/dev/md0:
Timing cached reads: 892 MB in 2.00 seconds = 446.15 MB/sec
Timing buffered disk reads: 208 MB in 3.02 seconds = 68.89 MB/sec

And the large file test
FYI, I dragged and dropped a 6.5GB file from the windows box to the ubuntu server and it took 10-12 minutes to copy

carlos@PowerEdge:~$ sudo iperf -c 192.168.1.2 -n 600M -f /dev/mdo/video1.mpg
sudo: unable to resolve host PowerEdge
[sudo] password for carlos:
------------------------------------------------------------
Client connecting to 192.168.1.2, TCP port 5001
TCP window size: 131 Kbit (default)
------------------------------------------------------------
[ 3] local 192.168.1.252 port 58497 connected with 192.168.1.2 port 5001
[ ID] Interval Transfer Bandwidth
[ 3] 0.0-43.8 sec 5.03 Gbits 115 Mbits/sec

Thanks again for your time.

Carlos

netztier
February 19th, 2009, 09:20 PM
Here is the lspci output


Please add "Code" marks to text output that you copy from the console - it is more comfortable to read. Just copy/paste the text from the console to here, highlight it with the mouse and click the "#" button in the small toolbar above the editing window.





carlos@PowerEdge:~$ sudo lspci
sudo: unable to resolve host PowerEdge
[sudo] password for carlos:
00:00.0 Host bridge: Broadcom CMIC-WS Host Bridge (GC-LE chipset) (rev 13)
00:00.1 Host bridge: Broadcom CMIC-WS Host Bridge (GC-LE chipset)
00:00.2 Host bridge: Broadcom CMIC-LE
00:04.0 Class ff00: Dell Embedded Remote Access or ERA/O
00:04.1 Class ff00: Dell Remote Access Card III
00:04.2 IPMI SMIC interface: Dell Embedded Remote Access: BMC/SMIC device
00:0e.0 VGA compatible controller: ATI Technologies Inc Rage XL (rev 27)
00:0f.0 Host bridge: Broadcom CSB5 South Bridge (rev 93)
00:0f.1 IDE interface: Broadcom CSB5 IDE Controller (rev 93)
00:0f.2 USB Controller: Broadcom OSB4/CSB5 OHCI USB Controller (rev 05)
00:0f.3 ISA bridge: Broadcom CSB5 LPC bridge
00:10.0 Host bridge: Broadcom CIOB-X2 PCI-X I/O Bridge (rev 03)
00:10.2 Host bridge: Broadcom CIOB-X2 PCI-X I/O Bridge (rev 03)
00:11.0 Host bridge: Broadcom CIOB-X2 PCI-X I/O Bridge (rev 03)
00:11.2 Host bridge: Broadcom CIOB-X2 PCI-X I/O Bridge (rev 03)
02:06.0 RAID bus controller: Silicon Image, Inc. SiI 3124 PCI-X Serial ATA Controller (rev 02)
03:06.0 Ethernet controller: Broadcom Corporation NetXtreme BCM5701 Gigabit Ethernet (rev 15)
03:08.0 Ethernet controller: Broadcom Corporation NetXtreme BCM5701 Gigabit Ethernet (rev 15)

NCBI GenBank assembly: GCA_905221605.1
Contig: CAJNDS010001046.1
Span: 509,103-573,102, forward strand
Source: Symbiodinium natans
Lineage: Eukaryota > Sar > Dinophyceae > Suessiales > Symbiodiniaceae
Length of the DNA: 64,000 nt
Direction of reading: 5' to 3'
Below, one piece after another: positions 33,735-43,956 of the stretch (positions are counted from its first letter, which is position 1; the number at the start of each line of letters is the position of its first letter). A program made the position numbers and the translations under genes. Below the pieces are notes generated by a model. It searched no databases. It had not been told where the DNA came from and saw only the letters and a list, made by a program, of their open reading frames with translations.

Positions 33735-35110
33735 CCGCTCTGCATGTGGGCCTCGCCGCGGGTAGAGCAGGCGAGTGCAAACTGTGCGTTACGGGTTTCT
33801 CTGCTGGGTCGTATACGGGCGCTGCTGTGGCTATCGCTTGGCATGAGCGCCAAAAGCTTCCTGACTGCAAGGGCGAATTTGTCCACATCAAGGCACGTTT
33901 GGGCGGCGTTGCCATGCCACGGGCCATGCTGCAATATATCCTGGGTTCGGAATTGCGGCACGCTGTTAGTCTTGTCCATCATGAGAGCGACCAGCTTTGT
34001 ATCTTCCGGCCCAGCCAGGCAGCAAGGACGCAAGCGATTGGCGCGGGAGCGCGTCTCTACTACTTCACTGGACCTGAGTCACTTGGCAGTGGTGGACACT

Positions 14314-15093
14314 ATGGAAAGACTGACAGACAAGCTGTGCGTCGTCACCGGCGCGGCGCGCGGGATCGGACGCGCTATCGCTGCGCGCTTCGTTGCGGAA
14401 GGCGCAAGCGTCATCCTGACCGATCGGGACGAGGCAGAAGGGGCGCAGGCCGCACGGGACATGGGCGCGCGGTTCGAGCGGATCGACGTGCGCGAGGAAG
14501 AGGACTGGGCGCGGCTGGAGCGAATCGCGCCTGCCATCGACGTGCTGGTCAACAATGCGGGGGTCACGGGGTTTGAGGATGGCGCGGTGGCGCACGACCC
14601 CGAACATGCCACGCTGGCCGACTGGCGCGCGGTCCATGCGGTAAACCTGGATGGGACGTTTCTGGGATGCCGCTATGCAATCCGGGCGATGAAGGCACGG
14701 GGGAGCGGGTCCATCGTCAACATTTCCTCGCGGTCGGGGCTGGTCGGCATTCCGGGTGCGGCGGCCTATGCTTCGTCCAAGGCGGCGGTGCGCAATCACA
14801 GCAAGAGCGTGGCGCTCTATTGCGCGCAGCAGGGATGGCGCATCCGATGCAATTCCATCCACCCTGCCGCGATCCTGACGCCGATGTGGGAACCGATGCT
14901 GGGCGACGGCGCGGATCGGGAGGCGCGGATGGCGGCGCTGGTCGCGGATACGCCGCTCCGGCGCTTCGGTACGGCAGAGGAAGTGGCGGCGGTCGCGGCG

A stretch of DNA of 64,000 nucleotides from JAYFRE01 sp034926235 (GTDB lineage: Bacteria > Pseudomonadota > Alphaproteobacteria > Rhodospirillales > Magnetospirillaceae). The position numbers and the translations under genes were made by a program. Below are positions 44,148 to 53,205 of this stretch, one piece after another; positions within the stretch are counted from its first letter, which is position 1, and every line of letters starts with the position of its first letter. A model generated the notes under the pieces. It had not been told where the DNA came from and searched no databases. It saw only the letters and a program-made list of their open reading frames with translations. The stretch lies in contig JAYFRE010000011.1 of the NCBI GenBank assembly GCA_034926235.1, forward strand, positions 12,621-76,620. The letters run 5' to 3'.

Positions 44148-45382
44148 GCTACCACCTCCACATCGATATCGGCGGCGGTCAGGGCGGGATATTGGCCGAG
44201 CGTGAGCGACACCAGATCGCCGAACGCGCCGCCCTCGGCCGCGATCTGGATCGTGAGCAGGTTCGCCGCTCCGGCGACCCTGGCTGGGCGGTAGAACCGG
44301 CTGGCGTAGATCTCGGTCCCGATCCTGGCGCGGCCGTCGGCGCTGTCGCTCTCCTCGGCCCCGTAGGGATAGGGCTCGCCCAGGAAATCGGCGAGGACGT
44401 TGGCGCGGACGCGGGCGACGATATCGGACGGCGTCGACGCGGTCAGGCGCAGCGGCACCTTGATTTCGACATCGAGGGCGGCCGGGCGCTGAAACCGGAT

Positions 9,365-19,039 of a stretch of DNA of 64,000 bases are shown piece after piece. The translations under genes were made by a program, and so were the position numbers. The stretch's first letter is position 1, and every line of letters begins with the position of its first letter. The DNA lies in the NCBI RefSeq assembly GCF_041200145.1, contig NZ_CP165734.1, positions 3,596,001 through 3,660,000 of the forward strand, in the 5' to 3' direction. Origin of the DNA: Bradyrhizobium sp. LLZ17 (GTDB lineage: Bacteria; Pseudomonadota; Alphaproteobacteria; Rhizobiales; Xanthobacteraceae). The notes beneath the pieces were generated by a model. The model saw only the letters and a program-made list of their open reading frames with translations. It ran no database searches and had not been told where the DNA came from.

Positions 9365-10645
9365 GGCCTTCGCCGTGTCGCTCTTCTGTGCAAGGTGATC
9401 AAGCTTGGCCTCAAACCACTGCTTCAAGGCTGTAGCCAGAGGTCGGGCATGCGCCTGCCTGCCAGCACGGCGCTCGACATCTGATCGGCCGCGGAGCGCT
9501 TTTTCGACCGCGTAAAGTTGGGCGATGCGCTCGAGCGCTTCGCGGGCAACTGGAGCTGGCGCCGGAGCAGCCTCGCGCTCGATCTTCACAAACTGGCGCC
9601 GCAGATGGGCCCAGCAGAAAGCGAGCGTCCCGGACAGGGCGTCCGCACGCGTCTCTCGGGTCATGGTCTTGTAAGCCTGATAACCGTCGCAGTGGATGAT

04:08.0 PCI bridge: Intel Corporation 80303 I/O Processor PCI-to-PCI Bridge (rev 01)
04:08.1 RAID bus controller: Dell PowerEdge Expandable RAID Controller 3/Di (rev 01)



ok, we see that NICs and the RAID Controllers are not on the same PCI bus, so there's probably no congestion there.



/dev/md0:
Timing cached reads: 892 MB in 2.00 seconds = 446.15 MB/sec
Timing buffered disk reads: 208 MB in 3.02 seconds = 68.89 MB/sec


See? That should be good for way over 700Mbit/s



And the large file test


carlos@PowerEdge:~$ sudo iperf -c 192.168.1.2 -n 600M -f /dev/mdo/video1.mpg
sudo: unable to resolve host PowerEdge
[sudo] password for carlos:
------------------------------------------------------------
Client connecting to 192.168.1.2, TCP port 5001
TCP window size: 131 Kbit (default)
------------------------------------------------------------
[ 3] local 192.168.1.252 port 58497 connected with 192.168.1.2 port 5001
[ ID] Interval Transfer Bandwidth
[ 3] 0.0-43.8 sec 5.03 Gbits 115 Mbits/sec


That's way too slow. Does it get any faster if you repeat the sending of the 600MBytes? With 2GBytes of RAM, the second time, the whole 600Megs should come from cache, not from disk - and should be noticeably faster.


Hmm... Broadcom 5700 series onboard NICs... there are some stories around of them performing badly in some products, also on Dell PowerEdge 2650. If I remember correctly, HP even swapped out Mainboards on DL38x systems, taking back the Broadcom equipped ones and replacing them with Intel-NICced boards.

2650 Problem with Broadcom Dual Onboard NIC's with Red Hat 7.2 (http://lists.us.dell.com/pipermail/linux-poweredge/2002-July/003272.html)

And then I found something very interesting. This is from a guy that had Broadcom NICs in an IBM server:

Troubleshooting VMware ESX network perform... (http://http://www.tuxyturvy.com/blog/index.php?/archives/37-Troubleshooting-VMware-ESX-network-performance.html)

In a nutshell: looking at /proc/interrupts, he found out that the Broadcom NIC was sharing the Interrupt with the USB subsystem. Upon removing the USB kernel module, his Broadcom NIC started to fly!

Can you show us /proc/interrupts from your server?


user@server $ cat /proc/interrupts

regards

Marc

cbonilla
February 19th, 2009, 11:43 PM
Thanks for the confirmation that I'm not imagining it

Here's the output

carlos@PowerEdge:~$ sudo cat /proc/interrupts
[sudo] password for carlos:

CPU0 CPU1 CPU2 CPU3
0: 92 0 0 0 IO-APIC-edge timer
1: 450 0 0 0 IO-APIC-edge i8042
3: 4 0 0 0 IO-APIC-edge
4: 4 0 0 0 IO-APIC-edge
8: 2 0 0 0 IO-APIC-edge rtc0
9: 0 0 0 0 IO-APIC-fasteoi acpi
11: 0 0 0 0 IO-APIC-fasteoi ohci_hcd:usb1
12: 17640 0 0 0 IO-APIC-edge i8042
14: 22935 0 0 0 IO-APIC-edge pata_serverworks
15: 0 0 0 0 IO-APIC-edge pata_serverworks
24: 6078 0 0 0 IO-APIC-fasteoi sata_sil24
28: 299146 0 0 0 IO-APIC-fasteoi eth0
29: 1 0 0 0 IO-APIC-fasteoi eth1
30: 16112 0 0 0 IO-APIC-fasteoi aacraid
NMI: 0 0 0 0 Non-maskable interrupts
LOC: 85345 218076 127022 221991 Local timer interrupts
RES: 9126 8280 21755 9145 Rescheduling interrupts
CAL: 404 830 499 835 function call interrupts
TLB: 586 682 1362 1511 TLB shootdowns
SPU: 0 0 0 0 Spurious interrupts
ERR: 0
MIS: 0


Nice trick for marking as code, wasn't aware of that. As I said, I'm new to Ubuntu. FyI, my network connection is via eth0.

Not sure if its relevant but at boot I'm getting the following error : MP-BIOS BUG 8254 Timer not connected to IO-APIC. I think that error only started when I upgraded from Hardy to Itrepid although the speed was unaffected.

netztier
February 19th, 2009, 11:47 PM
In a nutshell: looking at /proc/interrupts, he found out that the Broadcom NIC was sharing the Interrupt with the USB subsystem. Upon removing the USB kernel module, his Broadcom NIC started to fly!


Guess what! It's sensational! I always felt a bit stumped by low transfer rates on my AMD based desktop (Shuttle SN95Gv3 barebone and an AMD64 Venice 3000+). And I was p*ssed off by stuttering sound output during iPerf tests, that would barely ever go beyond 40 MByte/s on a good day.

Then I looked an my own /proc/interrupts:


CPU0
0: 127 XT-PIC-XT timer